Scientists just made human egg cells from human blood for the first time

The end of sex and the future of reproduction.

Immature human eggs (pink) were created by Japanese researchers using stem cells that were derived from blood cells. Courtesy of Saitou Lab
Immature human eggs (pink) were created by Japanese researchers using stem cells that were derived from blood cells. Courtesy of Saitou Lab

A team of scientists in Japan has successfully created immature human egg cells from human blood. This is a major breakthrough in the field of stem cell research that may potentially lead to producing babies in a lab using the body tissues or blood of their relatives.

For this study, scientists used human blood cells to create induced pluripotent stem cells, which are notable for their ability to become any type of cell. These cells were then injected into tiny, artificial ovaries that were grown in the lab using embryonic cells derived from mice.

The produced eggs are far too immature to be fertilized, much less grow into a human child. In any case, they open the way for babies produced using the genetic material of relatives, dead or alive. They could likewise give an approach to infertile people or same-sex partners to create a child produced using their own particular DNA.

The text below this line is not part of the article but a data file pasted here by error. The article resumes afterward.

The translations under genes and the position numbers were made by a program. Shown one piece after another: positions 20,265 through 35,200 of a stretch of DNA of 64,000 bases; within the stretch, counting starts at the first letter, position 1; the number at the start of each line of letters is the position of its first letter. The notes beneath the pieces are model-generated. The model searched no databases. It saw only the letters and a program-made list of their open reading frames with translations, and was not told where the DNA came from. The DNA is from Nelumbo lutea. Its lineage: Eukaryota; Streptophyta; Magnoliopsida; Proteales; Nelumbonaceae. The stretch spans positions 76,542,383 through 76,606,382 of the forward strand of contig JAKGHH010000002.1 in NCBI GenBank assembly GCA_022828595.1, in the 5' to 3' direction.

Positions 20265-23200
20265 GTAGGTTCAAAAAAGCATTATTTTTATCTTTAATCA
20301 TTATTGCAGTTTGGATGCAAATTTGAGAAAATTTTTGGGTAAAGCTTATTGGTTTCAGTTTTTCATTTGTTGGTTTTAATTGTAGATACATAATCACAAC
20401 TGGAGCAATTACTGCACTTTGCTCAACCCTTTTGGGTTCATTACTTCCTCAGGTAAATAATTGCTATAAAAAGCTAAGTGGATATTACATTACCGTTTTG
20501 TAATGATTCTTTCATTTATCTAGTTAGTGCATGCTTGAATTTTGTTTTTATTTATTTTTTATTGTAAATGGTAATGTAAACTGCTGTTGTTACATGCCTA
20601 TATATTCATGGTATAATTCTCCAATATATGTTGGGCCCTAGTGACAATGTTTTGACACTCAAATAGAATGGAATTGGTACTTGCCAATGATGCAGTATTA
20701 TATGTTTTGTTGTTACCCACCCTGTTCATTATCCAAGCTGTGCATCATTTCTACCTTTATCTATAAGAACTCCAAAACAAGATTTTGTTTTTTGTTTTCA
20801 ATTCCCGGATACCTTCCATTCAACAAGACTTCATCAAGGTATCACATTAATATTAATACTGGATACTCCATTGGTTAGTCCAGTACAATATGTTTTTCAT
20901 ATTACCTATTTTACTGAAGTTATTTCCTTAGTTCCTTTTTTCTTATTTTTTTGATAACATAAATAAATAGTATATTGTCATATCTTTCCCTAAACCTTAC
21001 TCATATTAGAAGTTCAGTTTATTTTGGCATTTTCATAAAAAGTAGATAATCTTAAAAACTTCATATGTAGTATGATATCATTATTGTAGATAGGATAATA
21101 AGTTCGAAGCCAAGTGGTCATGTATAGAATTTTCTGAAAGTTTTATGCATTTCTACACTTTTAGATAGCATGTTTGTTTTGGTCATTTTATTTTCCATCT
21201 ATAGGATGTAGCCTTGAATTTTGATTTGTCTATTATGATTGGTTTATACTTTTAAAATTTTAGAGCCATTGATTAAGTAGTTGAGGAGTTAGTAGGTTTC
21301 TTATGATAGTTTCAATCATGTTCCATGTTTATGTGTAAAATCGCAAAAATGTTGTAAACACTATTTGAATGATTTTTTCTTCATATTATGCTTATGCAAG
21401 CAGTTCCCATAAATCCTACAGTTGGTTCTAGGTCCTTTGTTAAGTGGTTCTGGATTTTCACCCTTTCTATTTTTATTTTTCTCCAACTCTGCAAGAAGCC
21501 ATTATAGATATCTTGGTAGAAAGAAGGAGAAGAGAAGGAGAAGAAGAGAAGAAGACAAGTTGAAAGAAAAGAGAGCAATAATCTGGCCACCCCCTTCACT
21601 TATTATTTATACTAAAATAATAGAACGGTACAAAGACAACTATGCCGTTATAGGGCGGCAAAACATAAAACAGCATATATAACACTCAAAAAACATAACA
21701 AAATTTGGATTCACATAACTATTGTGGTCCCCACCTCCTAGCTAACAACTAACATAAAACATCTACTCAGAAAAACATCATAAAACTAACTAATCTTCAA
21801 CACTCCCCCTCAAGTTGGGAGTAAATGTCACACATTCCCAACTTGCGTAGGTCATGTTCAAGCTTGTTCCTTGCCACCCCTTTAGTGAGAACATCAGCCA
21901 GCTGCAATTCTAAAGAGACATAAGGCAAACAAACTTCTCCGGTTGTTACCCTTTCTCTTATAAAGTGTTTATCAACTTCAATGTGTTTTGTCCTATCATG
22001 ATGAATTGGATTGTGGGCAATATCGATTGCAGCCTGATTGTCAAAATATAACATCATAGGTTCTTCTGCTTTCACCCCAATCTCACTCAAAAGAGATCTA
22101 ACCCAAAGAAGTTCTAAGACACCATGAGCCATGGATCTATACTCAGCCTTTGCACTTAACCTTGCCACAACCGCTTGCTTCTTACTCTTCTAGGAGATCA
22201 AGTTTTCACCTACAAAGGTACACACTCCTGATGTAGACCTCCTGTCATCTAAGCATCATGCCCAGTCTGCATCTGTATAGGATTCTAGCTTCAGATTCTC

Scientists Hank Greely, a bioethicist at Stanford said, “If we can make human eggs and sperm from skin cells it opens up an enormous number of possibilities for changing how humans reproduce.”

“For example, easy access to eggs might mean it would become routine to scan the DNA of embryos before anyone tries to have a baby.”

“Doing genetic testing basically on a large chunk of every generation of babies before they even become fetuses — while they’re still embryos — and having parents and potentially governments pick and chose which embryos go on to become babies — that has lots of implications.”

Scientists are further planning to apply a similar process to the production of human sperm and to create egg cells that are mature enough to be fertilized. This will not only require a lot more research but creating viable human eggs in a lab is also sure to be incredibly controversial.

Ronald Green, a bioethicist at Dartmouth said, “For example, it could open the door for cloning people who may not have given their consent. A woman might want to have George Clooney’s baby and his hairdresser could start selling his hair follicles online. So we suddenly could see many, many progenies of George Clooney without his consent.”

The work is reported in the journal Science and seen by other scientists as an important development.